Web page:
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  1. #1
    Join Date
    Dec 2013

    Unanswered: Problems with ODBC Access - SQL


    I have an urgent issue with the following setup:

    We are running a factotum homemade program, that only reads data from Access databases. During the years our data has moved to SQL and the collection of data for our software has been achieved through a ODBC connection. So far so good.

    Now we had to move our servers to the main company and the time it takes for our software to receive the data is slowing down the process significantly.

    Is there a way to avoid that consulting the Access database always causes an update check through ODBC to SQL? I am thinking of a solution where just push a button to update the Access database whenever you are running out of fresh data.

    Any hint on that?

  2. #2
    Join Date
    Nov 2004
    out on a limb
    Provided Answers: 59
    running out of fresh data.. sorry I don't understand that....
    if you are using ODBC, then I assume you are using pass through queries to handle the data, and not running ANY queries locally, unless they are on local copies of the data. I also assume you are using unbound controls and detached recordsources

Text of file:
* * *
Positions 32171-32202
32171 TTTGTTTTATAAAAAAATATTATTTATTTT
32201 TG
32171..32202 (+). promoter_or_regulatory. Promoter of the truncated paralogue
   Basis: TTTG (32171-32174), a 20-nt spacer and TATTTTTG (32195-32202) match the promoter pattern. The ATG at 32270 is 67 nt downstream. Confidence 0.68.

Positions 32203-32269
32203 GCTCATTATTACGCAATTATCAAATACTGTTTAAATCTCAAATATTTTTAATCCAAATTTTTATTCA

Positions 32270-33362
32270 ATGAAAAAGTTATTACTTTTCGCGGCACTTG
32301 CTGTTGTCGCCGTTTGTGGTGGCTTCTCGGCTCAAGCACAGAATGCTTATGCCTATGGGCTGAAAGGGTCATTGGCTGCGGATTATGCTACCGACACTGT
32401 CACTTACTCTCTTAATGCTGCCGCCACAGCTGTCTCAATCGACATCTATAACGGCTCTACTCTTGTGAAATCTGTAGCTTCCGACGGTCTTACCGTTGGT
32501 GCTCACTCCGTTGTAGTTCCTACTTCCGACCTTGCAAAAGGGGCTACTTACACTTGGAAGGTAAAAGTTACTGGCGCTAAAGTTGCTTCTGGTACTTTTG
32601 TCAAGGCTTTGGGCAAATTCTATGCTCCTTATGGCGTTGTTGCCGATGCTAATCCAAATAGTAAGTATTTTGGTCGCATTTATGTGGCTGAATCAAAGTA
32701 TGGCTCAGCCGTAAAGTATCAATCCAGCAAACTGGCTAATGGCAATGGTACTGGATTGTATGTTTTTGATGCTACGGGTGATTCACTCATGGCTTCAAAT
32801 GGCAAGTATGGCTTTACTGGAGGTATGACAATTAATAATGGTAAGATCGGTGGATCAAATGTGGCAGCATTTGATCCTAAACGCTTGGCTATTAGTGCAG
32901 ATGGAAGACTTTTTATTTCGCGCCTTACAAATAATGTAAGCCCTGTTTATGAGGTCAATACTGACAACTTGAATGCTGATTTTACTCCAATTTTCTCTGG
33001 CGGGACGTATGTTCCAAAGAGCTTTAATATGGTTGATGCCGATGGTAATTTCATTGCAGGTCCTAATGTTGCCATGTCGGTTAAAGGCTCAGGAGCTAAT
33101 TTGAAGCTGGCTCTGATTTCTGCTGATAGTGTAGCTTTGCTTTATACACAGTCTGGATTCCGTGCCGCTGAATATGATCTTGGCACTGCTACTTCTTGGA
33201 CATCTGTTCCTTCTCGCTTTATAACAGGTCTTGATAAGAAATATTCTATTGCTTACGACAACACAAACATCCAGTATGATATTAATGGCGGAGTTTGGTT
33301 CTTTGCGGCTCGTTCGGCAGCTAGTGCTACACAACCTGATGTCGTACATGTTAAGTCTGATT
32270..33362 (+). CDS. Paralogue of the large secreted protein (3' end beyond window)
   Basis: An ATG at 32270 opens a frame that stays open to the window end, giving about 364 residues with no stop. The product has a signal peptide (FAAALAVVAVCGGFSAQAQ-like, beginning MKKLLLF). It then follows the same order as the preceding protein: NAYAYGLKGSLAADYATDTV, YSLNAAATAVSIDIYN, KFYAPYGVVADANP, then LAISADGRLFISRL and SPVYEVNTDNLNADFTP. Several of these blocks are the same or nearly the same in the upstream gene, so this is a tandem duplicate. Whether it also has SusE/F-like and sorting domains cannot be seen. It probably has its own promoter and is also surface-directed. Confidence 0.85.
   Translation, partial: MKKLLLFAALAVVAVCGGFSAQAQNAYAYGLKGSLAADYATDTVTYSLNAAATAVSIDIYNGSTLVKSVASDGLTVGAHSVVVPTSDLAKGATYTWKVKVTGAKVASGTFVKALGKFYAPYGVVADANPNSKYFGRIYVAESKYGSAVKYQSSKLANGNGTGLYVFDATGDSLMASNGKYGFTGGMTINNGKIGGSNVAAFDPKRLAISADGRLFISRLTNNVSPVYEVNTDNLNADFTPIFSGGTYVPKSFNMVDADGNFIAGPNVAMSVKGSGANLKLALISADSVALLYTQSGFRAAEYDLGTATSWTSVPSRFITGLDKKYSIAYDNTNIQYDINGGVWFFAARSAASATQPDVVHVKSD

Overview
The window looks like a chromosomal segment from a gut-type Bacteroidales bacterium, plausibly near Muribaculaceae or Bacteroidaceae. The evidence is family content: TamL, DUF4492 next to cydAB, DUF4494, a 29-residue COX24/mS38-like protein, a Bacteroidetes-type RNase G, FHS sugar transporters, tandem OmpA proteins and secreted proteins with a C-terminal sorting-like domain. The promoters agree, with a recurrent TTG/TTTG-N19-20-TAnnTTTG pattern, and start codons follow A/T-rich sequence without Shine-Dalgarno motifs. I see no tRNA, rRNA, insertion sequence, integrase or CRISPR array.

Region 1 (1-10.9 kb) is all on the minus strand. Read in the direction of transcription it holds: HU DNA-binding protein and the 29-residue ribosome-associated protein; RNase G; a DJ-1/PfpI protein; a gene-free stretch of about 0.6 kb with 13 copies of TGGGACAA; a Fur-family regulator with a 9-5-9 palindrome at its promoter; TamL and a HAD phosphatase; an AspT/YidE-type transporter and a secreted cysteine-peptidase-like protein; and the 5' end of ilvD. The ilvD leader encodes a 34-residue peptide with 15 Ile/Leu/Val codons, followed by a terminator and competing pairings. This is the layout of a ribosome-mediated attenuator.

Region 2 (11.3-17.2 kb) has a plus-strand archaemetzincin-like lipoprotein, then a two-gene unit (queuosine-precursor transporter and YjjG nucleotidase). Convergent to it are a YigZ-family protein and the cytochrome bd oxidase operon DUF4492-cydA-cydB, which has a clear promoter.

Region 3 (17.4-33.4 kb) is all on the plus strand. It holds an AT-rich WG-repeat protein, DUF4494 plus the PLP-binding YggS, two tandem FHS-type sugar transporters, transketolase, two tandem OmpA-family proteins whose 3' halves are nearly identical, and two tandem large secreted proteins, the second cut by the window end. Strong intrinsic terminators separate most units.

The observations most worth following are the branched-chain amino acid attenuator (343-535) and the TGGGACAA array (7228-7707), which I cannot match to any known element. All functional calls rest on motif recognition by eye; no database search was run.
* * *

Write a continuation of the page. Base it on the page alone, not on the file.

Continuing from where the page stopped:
I assume by using SQl you mean 'SQL Server', there are so many databases that support SQL.

    A properly designed Access application should not be significantly slower when moving from a local server to a remote server, assuming the connection to the remote system is fast enough and wide enough.
    I'd rather be riding on the Tiger 800 or the Norton

  3. #3
    Join Date
    Dec 2013
    running out of fresh data means... the guy that uses that software works on data that regards not the latest orders, but data that had been inserted in the system at least a day before. Therefore it is not necessary to check all the time for new data, which slows down the process.

    There aren't any queries running locally. Just columns being fed 1:1 from SQL tables.

    If I do a 1:1 copy of the access database contents -untying from ODBC connection- than the performance is significantly better. This made me think of the described solution I wonder would be possible in Access.

    Clearer now?

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